I wrote a post on my blog which provided useful tips on how to ensure that you’re dancing all night long and not left standing on the sidelines. A few people told me they found it helpful so I decided to go ahead and share it here on LDC:
1) Get off to a good start
This one needs explaining. I’ve already covered in a previous post that yes it really is ok to ask men to dance. I also promised that if you really don’t like doing that I would give you advice on how to get men to ask you to dance. I lied just a little bit… think of it more as…a compromise. If you’ve arrived, you’re itching to dance and no-one’s asked you yet then try just asking someone once.
If you’re in a new setting and you don’t really know anyone, men in certain clubs might stick to their comfort zone of asking women they’ve already danced with in the past, because they know what to expect. (Yawn). If you go ahead and ask a guy to start off with, your chances of being asked to dance after this are much higher because….
- a) You have demonstrated that you can actually follow a lead
- b) Men are much more likely to grab someone coming off the dance floor than head over to people hanging out on the side, especially if they don’t know you.
Which leads me to my next point…
It’s easy after two, three (four?) songs have gone by to start feeling full of self- doubt or downright rejected. But if you were a guy, would you pick the girl that’s smiling or the one that looks miserable?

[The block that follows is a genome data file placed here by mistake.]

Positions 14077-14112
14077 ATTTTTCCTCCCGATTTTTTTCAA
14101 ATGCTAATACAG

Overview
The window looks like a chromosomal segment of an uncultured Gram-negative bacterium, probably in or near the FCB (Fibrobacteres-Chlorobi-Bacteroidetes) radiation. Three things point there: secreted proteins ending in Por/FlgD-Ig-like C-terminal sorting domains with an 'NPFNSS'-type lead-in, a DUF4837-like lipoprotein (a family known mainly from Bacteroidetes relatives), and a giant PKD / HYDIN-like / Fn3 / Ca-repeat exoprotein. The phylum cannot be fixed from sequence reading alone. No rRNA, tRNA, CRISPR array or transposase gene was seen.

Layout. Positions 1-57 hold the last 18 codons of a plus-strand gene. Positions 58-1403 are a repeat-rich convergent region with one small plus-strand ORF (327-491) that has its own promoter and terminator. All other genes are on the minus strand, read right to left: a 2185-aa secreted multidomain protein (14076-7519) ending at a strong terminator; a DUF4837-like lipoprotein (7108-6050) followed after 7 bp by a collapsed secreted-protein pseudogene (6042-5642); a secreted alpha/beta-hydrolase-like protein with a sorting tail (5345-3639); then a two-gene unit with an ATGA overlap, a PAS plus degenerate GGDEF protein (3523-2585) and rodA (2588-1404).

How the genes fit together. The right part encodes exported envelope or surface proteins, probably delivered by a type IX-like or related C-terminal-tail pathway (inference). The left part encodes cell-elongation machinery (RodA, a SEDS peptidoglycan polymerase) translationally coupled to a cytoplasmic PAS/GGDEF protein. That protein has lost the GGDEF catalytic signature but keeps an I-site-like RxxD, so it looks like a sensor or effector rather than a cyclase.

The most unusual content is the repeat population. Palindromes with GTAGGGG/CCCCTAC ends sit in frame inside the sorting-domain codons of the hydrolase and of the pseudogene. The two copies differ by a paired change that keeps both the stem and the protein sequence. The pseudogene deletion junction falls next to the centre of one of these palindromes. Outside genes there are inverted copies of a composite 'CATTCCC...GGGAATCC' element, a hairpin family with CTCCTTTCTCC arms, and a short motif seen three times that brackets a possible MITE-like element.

3) Standing in a group of girls or having intense conversation makes you less approachable
If you came with a group of girlfriends, believe it or not, some men just do not know which one to pick, so instead, he’ll grab a girl who just finished dancing. Either that, or he’s shy, and so approaching a group of females is intimidating. Equally, if you are having an interesting and absorbing conversation, don’t be surprised that guys will probably leave you to it. Not to say you shouldn’t be talking and getting to know people, but once a song’s finished and you’re ready to dance, make that evident in your body language.
4) As weird as it may sound, some men go by how you’re dressed as a guess for whether you dance or not
Again, this mainly applies to going out to dance in a new club or city. If you’re wearing inappropriate shoes (
spindle high stilettos or trainers), then some men read this as a sign that you stumbled into the club somehow, but that you don’t actually dance. This is a minor point, and when it comes down to it you can wear what you want, but if you really don’t want to ask men to dance it’s something to keep in mind!
Do you have any tips on the matter? If so please comment below, and perhaps I can add them to the post!